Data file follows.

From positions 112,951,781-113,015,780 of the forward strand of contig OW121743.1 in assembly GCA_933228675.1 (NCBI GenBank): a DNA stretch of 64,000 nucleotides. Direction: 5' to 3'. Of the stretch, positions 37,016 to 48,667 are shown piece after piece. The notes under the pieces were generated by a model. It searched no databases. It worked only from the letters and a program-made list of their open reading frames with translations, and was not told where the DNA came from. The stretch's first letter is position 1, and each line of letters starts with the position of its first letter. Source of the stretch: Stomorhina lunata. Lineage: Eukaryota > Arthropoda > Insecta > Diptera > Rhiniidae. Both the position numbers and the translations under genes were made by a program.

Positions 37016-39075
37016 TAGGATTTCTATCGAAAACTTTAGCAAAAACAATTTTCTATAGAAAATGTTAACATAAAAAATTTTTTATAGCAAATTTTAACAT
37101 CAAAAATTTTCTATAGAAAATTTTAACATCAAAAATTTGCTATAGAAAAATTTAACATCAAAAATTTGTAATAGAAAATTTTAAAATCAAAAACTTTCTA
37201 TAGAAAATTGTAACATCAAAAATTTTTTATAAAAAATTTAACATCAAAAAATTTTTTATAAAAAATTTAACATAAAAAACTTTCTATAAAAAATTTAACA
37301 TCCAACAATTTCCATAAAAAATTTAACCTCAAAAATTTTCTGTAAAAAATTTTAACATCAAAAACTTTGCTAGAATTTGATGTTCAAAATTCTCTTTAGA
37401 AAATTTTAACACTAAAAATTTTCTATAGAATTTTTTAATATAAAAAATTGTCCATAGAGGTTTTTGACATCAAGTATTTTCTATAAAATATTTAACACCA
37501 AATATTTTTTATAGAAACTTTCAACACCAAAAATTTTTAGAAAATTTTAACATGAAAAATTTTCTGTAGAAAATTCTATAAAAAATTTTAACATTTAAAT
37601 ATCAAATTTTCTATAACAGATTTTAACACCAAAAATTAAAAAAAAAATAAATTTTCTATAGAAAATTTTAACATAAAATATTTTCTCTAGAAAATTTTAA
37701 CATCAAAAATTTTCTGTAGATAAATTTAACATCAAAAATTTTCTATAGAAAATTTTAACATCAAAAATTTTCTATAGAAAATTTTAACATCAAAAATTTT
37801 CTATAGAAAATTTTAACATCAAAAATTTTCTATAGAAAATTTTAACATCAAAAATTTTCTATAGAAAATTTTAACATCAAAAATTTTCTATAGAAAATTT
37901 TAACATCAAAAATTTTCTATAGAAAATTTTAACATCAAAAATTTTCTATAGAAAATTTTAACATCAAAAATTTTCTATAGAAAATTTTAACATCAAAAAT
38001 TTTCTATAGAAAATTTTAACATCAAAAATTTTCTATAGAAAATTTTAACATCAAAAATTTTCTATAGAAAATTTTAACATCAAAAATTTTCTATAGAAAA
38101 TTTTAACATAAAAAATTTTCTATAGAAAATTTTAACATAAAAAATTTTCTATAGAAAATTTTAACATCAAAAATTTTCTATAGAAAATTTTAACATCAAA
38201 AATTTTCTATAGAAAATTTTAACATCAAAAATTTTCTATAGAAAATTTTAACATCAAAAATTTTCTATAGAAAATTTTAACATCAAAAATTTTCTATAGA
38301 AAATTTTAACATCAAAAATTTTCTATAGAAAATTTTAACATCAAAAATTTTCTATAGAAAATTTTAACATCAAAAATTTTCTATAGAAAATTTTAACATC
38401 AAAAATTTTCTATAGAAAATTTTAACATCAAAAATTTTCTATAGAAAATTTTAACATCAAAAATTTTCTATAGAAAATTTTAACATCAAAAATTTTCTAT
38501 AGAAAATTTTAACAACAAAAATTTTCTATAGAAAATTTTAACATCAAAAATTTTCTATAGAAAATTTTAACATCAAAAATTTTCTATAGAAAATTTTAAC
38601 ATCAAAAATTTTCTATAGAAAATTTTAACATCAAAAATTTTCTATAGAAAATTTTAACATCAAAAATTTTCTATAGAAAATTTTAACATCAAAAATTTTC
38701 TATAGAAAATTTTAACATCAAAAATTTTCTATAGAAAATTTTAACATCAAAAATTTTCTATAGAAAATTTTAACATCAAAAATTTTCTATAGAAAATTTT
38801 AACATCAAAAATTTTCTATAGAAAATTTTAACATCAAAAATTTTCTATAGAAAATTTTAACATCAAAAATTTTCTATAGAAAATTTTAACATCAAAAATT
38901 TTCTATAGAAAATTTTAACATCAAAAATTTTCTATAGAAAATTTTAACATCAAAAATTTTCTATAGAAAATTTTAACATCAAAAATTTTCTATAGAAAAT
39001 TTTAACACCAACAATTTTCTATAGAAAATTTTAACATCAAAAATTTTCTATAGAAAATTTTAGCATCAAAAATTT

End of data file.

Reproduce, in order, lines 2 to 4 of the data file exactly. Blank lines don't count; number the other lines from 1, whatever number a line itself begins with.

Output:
Positions 37016-39075
37016 TAGGATTTCTATCGAAAACTTTAGCAAAAACAATTTTCTATAGAAAATGTTAACATAAAAAATTTTTTATAGCAAATTTTAACAT
37101 CAAAAATTTTCTATAGAAAATTTTAACATCAAAAATTTGCTATAGAAAAATTTAACATCAAAAATTTGTAATAGAAAATTTTAAAATCAAAAACTTTCTA